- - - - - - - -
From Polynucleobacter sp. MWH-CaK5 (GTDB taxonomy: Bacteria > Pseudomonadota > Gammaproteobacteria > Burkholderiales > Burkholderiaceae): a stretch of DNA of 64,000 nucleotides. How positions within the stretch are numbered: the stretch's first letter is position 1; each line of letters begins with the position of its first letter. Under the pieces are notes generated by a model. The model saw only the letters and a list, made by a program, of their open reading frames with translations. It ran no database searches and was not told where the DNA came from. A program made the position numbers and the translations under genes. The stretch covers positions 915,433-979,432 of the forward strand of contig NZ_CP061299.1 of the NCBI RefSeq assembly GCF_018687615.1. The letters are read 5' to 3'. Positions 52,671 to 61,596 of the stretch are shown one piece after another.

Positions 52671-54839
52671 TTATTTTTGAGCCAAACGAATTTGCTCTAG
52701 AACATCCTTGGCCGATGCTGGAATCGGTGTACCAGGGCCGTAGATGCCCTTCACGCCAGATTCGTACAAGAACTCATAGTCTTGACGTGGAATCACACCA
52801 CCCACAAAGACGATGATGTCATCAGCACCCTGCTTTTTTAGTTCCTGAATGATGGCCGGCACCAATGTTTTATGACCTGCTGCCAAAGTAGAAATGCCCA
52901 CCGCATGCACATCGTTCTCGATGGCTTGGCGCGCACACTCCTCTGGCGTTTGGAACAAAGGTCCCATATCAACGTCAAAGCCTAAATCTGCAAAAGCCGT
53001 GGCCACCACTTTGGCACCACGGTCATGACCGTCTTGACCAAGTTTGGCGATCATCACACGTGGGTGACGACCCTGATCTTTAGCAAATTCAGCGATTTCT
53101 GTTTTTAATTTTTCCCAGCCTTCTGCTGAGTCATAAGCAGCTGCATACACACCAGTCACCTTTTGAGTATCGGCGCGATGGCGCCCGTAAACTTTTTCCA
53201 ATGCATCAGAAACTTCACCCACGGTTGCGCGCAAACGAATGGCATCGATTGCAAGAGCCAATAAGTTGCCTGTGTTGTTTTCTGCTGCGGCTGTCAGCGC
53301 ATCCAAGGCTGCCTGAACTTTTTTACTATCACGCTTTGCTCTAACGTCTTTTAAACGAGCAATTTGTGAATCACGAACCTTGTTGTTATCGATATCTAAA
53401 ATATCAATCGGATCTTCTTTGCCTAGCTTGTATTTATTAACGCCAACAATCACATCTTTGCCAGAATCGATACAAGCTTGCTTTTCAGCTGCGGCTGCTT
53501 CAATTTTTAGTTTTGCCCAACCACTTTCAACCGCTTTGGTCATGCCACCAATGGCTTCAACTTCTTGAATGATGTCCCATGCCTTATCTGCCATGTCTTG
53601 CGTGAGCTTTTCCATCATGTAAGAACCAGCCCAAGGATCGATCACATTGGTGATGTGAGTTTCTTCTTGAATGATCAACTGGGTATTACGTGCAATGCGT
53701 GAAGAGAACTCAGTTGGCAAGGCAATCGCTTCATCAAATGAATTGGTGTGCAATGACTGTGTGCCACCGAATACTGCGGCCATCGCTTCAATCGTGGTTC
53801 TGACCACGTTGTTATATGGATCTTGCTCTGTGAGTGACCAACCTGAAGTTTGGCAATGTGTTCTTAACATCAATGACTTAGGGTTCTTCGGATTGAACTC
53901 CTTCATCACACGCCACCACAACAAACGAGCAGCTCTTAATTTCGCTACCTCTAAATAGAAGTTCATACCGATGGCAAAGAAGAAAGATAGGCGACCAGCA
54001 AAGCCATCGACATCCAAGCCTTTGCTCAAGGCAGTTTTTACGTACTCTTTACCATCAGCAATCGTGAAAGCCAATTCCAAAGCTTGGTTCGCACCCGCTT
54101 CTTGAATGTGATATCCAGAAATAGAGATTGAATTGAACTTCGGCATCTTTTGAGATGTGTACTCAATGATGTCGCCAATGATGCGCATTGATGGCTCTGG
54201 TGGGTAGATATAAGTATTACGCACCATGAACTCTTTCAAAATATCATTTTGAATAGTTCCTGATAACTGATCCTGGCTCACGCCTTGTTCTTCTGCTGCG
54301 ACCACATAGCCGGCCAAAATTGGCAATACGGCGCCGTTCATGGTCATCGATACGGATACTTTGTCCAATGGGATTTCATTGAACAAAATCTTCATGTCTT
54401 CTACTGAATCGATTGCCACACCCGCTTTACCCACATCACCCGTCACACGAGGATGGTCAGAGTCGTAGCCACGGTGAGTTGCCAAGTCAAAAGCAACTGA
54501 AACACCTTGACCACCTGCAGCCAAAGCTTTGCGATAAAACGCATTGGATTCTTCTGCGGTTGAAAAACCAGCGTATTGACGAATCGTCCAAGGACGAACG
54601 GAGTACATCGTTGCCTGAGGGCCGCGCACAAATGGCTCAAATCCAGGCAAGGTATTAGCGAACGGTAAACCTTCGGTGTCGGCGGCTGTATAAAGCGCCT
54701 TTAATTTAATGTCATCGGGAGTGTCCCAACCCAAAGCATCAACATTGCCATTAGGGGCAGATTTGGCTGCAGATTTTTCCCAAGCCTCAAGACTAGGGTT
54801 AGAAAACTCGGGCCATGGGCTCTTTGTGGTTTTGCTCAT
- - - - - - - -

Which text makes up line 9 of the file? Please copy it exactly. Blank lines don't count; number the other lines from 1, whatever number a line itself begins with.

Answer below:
53201 ATGCATCAGAAACTTCACCCACGGTTGCGCGCAAACGAATGGCATCGATTGCAAGAGCCAATAAGTTGCCTGTGTTGTTTTCTGCTGCGGCTGTCAGCGC